Had a tough weekend? Spare a thought for Brazil’s president Dilma Rousseff. On Sunday half a million Brazilians took to the streets demanding that she step down.
The protestors are angry at a massive corruption scandal that involved much of the country’s business and political elite – and perhaps even Rousseff herself.
The markets are protesting too. Brazil’s real has slumped to 12-year lows against the dollar, ratings agencies are threatening to downgrade Brazil’s debt to junk bond status while the main Bovespa share index is heading towards lows not seen since the Financial Crisis.
If anything the markets have even more reason to be angry than Sunday’s marchers. Brazil’s economy is heading into its most severe recession for 25 years, external conditions for the main exports are terrible and the country is no closer to solving its long-term chronic structural problems.
In short Brazil’s economy is a mess and it’s only going to get worse.
The scale of Brazil’s corruption scandal, known in the media as the carwash because of a petrol station used to launder some dodgy money, is scary. Executives at state oil producer Petrobras overpaid providers for a series of huge contracts in return for bribes. Some of the proceeds of the bribes were then passed onto prominent politicians. The unveiling of this complicated saga is ongoing but so far Petrobras has written off $17billion for corruption related costs and inflated contracts.
“Companies implicated in the investigation have halted projects and Corporate Brazil more generally has been paralysed…”
But it’s not just the size of the scheme that is scary. It’s also the fact that it goes right to the top. The CEO’s of Brazil’s two biggest construction firms, Odebrecht and Andrade Gutierrez, are currently in jail facing charges. These guys manage billion-dollar companies and are highly respected business figures. Rousseff denies responsibility, but as the then Energy Minister, she was chairwoman of Petrobras during the time when Carwash was at its peak. Moreover her party is accused of receiving $200million of funny money from the scheme.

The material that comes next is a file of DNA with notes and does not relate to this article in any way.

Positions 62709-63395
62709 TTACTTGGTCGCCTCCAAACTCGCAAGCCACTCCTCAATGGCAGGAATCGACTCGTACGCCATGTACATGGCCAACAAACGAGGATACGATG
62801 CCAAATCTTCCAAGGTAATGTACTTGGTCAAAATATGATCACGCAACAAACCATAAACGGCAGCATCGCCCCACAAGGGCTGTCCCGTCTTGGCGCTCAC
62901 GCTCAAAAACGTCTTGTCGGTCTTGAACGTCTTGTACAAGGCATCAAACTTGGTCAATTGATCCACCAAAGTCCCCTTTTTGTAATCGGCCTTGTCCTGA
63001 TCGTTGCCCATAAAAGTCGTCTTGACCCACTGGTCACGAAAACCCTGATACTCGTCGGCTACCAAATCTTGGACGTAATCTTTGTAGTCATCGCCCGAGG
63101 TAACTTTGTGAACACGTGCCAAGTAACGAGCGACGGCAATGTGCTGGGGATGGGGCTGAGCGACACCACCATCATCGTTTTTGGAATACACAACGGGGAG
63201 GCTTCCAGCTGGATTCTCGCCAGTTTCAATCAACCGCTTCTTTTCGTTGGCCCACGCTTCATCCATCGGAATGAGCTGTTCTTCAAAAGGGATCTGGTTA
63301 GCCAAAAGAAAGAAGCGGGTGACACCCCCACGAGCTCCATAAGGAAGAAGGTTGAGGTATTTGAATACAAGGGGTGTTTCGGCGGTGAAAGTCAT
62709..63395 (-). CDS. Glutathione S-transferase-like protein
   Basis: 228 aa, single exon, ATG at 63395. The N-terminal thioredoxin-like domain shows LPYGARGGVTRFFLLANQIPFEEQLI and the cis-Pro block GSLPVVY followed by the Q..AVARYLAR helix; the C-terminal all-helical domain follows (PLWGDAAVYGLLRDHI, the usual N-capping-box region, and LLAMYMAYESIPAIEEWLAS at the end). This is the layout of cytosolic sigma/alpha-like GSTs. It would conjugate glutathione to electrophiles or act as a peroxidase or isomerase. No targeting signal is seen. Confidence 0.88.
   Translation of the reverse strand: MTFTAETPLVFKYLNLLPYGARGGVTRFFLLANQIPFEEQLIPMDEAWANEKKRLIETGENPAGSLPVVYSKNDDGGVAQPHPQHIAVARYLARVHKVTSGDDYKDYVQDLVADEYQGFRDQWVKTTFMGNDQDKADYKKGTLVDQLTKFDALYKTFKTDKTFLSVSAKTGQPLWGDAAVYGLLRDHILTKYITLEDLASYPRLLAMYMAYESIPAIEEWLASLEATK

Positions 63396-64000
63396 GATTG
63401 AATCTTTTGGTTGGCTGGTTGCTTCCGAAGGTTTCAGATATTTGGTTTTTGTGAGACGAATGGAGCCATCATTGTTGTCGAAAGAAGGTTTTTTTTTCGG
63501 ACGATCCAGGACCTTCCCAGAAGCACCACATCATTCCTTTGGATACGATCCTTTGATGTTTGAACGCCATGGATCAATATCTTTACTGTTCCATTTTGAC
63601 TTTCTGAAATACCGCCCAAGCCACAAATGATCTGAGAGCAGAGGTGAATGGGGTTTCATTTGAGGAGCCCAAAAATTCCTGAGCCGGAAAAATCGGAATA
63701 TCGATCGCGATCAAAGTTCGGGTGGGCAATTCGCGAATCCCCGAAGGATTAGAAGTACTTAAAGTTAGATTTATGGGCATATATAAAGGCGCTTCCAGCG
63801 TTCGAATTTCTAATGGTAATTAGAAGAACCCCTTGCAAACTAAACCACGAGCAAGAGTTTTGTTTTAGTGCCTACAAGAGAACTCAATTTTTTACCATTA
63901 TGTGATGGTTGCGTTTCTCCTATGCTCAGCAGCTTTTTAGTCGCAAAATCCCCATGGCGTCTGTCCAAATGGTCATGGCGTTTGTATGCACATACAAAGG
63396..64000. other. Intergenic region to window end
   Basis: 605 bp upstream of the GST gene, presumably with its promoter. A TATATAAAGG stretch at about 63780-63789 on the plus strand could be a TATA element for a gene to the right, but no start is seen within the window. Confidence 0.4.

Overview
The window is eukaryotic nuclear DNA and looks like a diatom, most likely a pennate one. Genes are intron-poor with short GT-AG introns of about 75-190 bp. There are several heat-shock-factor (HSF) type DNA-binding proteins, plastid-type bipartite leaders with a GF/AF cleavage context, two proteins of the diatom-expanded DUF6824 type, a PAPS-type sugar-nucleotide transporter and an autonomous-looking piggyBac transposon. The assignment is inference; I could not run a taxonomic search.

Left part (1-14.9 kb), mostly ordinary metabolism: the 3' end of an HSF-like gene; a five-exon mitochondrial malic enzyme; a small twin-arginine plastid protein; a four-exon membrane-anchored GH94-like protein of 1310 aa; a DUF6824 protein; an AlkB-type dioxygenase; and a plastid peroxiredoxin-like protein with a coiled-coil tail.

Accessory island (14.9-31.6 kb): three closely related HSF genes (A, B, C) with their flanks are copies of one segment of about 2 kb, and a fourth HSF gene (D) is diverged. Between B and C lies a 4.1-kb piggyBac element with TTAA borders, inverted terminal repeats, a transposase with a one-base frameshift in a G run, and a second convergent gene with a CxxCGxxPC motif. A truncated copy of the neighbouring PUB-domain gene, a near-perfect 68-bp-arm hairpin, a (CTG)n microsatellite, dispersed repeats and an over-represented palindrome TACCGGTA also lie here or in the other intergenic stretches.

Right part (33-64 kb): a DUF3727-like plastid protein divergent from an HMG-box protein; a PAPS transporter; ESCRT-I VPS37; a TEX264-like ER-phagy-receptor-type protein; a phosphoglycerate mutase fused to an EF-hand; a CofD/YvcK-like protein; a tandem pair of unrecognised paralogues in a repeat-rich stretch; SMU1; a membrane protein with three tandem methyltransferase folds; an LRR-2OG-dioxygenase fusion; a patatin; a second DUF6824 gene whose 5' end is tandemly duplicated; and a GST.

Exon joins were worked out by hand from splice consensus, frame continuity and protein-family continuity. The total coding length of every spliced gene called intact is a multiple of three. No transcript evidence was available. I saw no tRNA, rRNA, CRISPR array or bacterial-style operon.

The massive operation to weed out criminal elements in the country’s political and economic elites is also starting to impact the general economy. As Neil Shearing from Capital Economics points out in a recent note: “The crisis has contributed directly to a collapse in construction and fixed investment, as companies implicated in the investigation have halted projects and Corporate Brazil more generally has been paralysed.”
It’s also weakening the government. Even if she avoids being impeached, Rousseff is increasingly looking like a lame duck – despite the fact that she’s at the start of her second term. She has an approval rating of just 8% – a record low for a Brazilian president – and is losing allies in Congress. That matters because it makes her less able to solve the horrendous economic problems.
Of course not all of this is Rousseff’s fault. Economies are cyclical and it’s her bad luck that certain cycles are working against her now. The Brazilian consumer is maxed out, household debt levels are at record highs and credit can no longer sustain the country’s shopping boom. The commodity cycle is also going the wrong way, with prices of iron ore, Brazil’s biggest export, at five-year lows and falling.
But many analysts also blame the government’s economic policy. Interference, lavish subsidies and protectionism have all created huge distortions in the economy and hindered Brazil’s ability to react to events.
What’s more Brazil isn’t coming into this downturn in healthy position. The government’s budget deficit is running at 8% of GDP, while gross government debt stands around 70% of GDP.
To her credit Rousseff made some big changes at the start of her second term. New finance minister Joaquim Levy was poached from an investment bank and his hawkish determination to cut spending in a previous government earned him the nickname ‘Sissorhands’. But even Levy seems to be struggling to deal with this crisis, recently admitting that he won’t be able to produce the primary budget surpluses that he had promised for this year and the next.
And that’s what’s got the ratings agencies circling. S&P have put Brazilian government paper on a negative outlook. If the debt continues to grow – the most negative scenarios have it hitting 80% in the next few years – then Brazilian bonds will be downgraded to ‘junk bond’ status.
And as if all of that wasn’t bad enough Brazil still looks no closer to solving its long-term structural problems. A creaking, chaotic infrastructure system and poor state education provision both hamper productivity. Meanwhile a strong streak of protectionism is eating away at the international competitiveness of Brazilian companies.
Why on earth?
Given the economic nightmare described above you may be wondering why on earth you would want to invest in the place. The main reason is that Brazil is cheap. Its ongoing problems have brought the equity market to lows not seen since the Financial Crisis, presenting an interesting buying opportunity. The situation in Brazil is likely to get worse before it gets better, but things should start to pick up in 2016 or 2017.